Pregnancy for Dads

28th June 2020

Congratulations to all dads to be! Particularly if this is you and your wife/partners first baby! It is a very special, lovely, and exciting time. It can also be a little scary, which is completely normal as it involves a big change to your lives.


It is a good time to start thinking about what it means to you to be a good dad and supportive partner.


Here are some thoughts and tips


Be as inquisitive and supportive as possible. Pregnancy is an amazing phenomenon. Get informed early through reading, watching programmes and talking to your friends and family about their valuable experiences. It is also helpful to attend antenatal appointments, antenatal classes, ultrasounds etc if you can, and ask any questions you have.


Your GP Obstetrician would only be too happy to talk.


Talk to each other too. Support your wife/partner in the important stuff like healthy eating, exercise, rest, sleep and the natural changes in her body and mind through pregnancy.


Be prepared also to be open minded to learn about labour, delivery and newborns. This may include some uncomfortable (but perfectly natural) concepts such as labour pain, labour length, blood and baby stuff such as crying, settling, nappies and breast feeding. Ensure support and learning continues post birth.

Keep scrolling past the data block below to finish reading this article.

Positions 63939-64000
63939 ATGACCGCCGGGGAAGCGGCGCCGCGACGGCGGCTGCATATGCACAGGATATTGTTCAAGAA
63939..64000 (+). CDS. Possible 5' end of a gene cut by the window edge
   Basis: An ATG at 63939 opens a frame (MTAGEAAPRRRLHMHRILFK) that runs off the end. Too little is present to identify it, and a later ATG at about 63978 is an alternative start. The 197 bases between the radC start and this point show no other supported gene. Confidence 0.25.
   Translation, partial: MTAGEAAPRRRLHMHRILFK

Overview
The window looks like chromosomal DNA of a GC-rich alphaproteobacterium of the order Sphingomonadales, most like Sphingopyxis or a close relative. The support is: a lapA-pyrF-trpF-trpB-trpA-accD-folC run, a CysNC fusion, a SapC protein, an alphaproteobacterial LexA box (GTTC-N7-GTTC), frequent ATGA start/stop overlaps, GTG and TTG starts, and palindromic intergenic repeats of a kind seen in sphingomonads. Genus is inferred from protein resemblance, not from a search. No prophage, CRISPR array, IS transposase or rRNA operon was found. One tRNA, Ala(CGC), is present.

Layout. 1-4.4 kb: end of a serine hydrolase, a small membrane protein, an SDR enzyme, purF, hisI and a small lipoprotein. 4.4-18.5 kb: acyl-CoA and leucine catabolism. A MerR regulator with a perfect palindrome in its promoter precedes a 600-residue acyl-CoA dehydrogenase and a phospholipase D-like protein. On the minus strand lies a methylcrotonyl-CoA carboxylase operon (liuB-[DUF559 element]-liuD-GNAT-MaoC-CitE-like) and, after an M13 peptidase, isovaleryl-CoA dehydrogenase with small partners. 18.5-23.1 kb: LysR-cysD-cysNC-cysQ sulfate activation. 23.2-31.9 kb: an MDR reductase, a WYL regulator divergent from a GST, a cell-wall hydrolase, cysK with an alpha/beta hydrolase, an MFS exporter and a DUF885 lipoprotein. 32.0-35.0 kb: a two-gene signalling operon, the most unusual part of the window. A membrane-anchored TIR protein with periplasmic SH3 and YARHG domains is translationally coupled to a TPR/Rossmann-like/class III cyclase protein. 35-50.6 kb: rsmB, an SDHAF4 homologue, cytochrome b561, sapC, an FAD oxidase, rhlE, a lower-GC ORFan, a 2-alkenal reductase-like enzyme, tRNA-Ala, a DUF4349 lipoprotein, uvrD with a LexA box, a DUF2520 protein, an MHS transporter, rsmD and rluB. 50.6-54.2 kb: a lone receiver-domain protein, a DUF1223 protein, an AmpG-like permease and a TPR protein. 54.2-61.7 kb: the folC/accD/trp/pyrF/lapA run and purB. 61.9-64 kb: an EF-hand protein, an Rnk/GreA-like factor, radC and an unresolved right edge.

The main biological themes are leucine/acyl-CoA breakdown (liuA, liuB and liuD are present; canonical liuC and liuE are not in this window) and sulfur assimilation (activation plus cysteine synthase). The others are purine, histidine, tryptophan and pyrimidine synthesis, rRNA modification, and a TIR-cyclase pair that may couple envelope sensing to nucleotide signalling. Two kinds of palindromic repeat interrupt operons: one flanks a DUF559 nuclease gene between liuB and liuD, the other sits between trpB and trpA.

Very important also are issues related to mental health. You may have feelings of anxiety, worry, helplessness, tiredness, low mood etc. You may worry about the new responsibility of being a dad and looking after your growing family. These are all normal feelings, but it is very important to talk about and share them. Particularly if they are becoming overwhelming.


Utilise the support networks available to you and stay connected to your family and friends – those who have children particularly are a great support.


Do not hesitate to talk to your GP about any of this. There are lots of things that can be done to help and many ways to deal with these common psychological and emotional issues. You are never alone. Post-natal mental health can affect dad’s too.


Overall, there are many great (if new) times ahead and lots to look forward to.


If you would like to read more, these websites have some great resources for dad’s and dad’s-to-be:


This article has been written by Dr David Ward

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